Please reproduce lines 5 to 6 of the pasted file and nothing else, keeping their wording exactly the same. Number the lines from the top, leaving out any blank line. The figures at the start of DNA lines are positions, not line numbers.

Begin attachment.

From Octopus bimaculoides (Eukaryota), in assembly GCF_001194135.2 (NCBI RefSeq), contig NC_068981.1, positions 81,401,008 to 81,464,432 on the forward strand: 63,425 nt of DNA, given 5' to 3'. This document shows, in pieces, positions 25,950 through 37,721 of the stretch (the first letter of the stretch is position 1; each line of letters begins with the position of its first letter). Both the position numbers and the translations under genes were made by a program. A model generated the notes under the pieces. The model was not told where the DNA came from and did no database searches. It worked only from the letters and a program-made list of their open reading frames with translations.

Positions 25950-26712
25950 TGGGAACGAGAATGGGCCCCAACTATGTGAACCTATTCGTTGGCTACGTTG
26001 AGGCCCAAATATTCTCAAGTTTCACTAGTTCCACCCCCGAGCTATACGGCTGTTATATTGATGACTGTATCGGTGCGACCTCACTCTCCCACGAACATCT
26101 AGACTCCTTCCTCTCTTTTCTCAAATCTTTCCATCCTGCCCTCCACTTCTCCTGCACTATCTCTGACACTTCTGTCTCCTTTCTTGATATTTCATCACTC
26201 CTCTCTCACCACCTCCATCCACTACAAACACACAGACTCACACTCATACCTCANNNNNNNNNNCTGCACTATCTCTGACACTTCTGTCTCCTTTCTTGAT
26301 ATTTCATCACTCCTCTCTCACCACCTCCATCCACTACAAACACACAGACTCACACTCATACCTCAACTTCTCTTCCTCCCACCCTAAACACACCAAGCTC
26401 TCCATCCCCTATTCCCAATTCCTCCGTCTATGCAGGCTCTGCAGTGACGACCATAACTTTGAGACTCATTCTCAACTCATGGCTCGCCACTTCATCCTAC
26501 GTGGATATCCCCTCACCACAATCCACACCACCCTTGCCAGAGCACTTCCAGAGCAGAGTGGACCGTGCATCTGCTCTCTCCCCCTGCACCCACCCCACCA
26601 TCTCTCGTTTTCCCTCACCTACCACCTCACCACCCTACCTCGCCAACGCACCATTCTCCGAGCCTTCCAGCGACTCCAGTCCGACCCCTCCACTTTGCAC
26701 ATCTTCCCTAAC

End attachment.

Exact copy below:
26101 AGACTCCTTCCTCTCTTTTCTCAAATCTTTCCATCCTGCCCTCCACTTCTCCTGCACTATCTCTGACACTTCTGTCTCCTTTCTTGATATTTCATCACTC
26201 CTCTCTCACCACCTCCATCCACTACAAACACACAGACTCACACTCATACCTCANNNNNNNNNNCTGCACTATCTCTGACACTTCTGTCTCCTTTCTTGAT